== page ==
If passed, these two trade agreements could change the way future global trade operates for decades, allowing multinational corporations to capitalize on the exploitation of people and the environment. While the two agreements have essentially different parameters, they would both give the upper hand to corporations, regardless of how it undermines the local economy and food systems. An example of this is the mechanisms known as “investor-state dispute settlements (ISDS).” ISDS are special private courts that would allow corporations to sue federal and state governments over regulations that undermine their expected profits, e.g. forcing the Mexican government to pay $169 million in compensation over its prohibition on High Fructose Corn Syrup, or Phillip Morris suing Australia over plain cigarette packaging.

In addition to the harmful nature of these trade agreements, they are being negotiated under clandestine circumstances. The Obama Administration is seeking to pass these policy agreements through Congress by way of the trade promotion authority, otherwise known as “fast track.”  Fast track allows the administration the power to negotiate the agreements privately, without public or Congressional oversight or input. Congress will then only be allowed an up or down vote, with limited time for review and no possibility for amendment.

In order to demystify the impact of the TPP and TTIP on our everyday lives, I asked Karen how these two trade agreements would affect our local food systems. She believes the impact will be powerful, “So many of the gains in local food systems are innovative and fragile. These rules would make it harder to raise standards without being overridden by the trade rules or the corporate courts. They would also make it harder to build in local preferences for farm to hospital or other farm to cafeteria programs. And there is the issue of democracy. Who decides on a local ban on neonics, for example, or if a university can set special procurement preferences to create local jobs?  We think that these decisions should be made as close to the people who grow and eat the food as possible – with their participation and consent.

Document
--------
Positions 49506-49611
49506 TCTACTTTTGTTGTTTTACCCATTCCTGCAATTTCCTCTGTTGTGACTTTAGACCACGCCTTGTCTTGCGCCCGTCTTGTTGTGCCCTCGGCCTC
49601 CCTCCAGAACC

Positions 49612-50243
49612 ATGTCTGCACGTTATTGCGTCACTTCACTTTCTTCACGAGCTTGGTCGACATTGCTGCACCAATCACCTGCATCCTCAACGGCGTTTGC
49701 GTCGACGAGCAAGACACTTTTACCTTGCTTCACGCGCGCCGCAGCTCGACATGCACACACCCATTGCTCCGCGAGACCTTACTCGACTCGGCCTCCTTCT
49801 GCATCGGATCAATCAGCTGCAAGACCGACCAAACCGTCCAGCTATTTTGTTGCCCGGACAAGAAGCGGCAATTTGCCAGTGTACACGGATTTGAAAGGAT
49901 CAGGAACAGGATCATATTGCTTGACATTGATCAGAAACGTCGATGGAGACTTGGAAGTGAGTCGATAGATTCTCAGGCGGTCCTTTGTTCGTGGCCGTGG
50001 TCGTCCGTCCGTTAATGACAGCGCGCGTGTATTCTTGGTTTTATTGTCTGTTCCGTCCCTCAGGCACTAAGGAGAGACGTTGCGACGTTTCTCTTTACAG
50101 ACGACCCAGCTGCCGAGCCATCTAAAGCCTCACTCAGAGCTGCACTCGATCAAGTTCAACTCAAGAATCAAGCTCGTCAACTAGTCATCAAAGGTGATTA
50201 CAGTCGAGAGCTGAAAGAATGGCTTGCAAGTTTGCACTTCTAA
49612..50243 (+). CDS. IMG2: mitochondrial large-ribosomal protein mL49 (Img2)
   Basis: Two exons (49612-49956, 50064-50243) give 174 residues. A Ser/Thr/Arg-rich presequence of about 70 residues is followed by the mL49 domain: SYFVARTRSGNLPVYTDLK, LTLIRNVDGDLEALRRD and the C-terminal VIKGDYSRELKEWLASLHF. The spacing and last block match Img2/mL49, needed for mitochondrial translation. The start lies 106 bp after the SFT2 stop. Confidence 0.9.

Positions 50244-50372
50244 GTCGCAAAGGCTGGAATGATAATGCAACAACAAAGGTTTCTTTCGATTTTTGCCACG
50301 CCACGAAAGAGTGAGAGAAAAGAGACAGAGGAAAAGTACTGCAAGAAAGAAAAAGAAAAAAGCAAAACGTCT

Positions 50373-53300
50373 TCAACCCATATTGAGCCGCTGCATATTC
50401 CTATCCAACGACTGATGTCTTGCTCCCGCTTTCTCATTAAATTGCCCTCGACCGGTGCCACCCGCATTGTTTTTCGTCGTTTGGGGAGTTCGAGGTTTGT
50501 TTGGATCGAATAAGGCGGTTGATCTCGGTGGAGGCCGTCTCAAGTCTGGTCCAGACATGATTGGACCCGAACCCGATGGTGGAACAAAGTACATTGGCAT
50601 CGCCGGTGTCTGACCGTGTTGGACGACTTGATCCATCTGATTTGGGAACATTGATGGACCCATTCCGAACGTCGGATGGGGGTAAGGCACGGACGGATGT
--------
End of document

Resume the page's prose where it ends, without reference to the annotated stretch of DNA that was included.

Pete also noted that, “The TTIP is also particularly threatening to local procurement.  The European Union is explicitly targeting “localization” barriers to trade, such as preferences for city and state government to prioritize local products in their purchasing.  If included in TTIP, such an attack on “buy local” efforts would have rippling effects through efforts to rebuild regional economies by exposing them to litigation as trade barriers.”

Despite the highly undemocratic nature of these trade agreements and how they are being passed, there are some things we can do to about it. At this moment, the top priority is to halt trade promotion authority or “fast track.” Karen explained, “With authorizing legislation likely to be introduced this week, now is the time for all groups connected to farming and food in the U.S. to come together to oppose fast track as hugely undemocratic and detrimental to local food system and family farms/ranches.  And what’s bad for family farms and ranches is bad for the people that enjoy their food.  This affects everyone!”

Pete noted that the best way to go about stopping fast track is to contact your Congress member and tell them to vote “no” on fast track.  Then spread the word and get others to contact their members of Congress.  You can also visit the Trade Secrets website to learn more and contact IATP and other groups working on this (i.e. National Family Farm Coalition, Rural Coalition, National Farmers Union, Food and Water Watch, Citizens Trade Campaign, Friends of the Earth, Public Citizen, etc.) with any questions or ideas.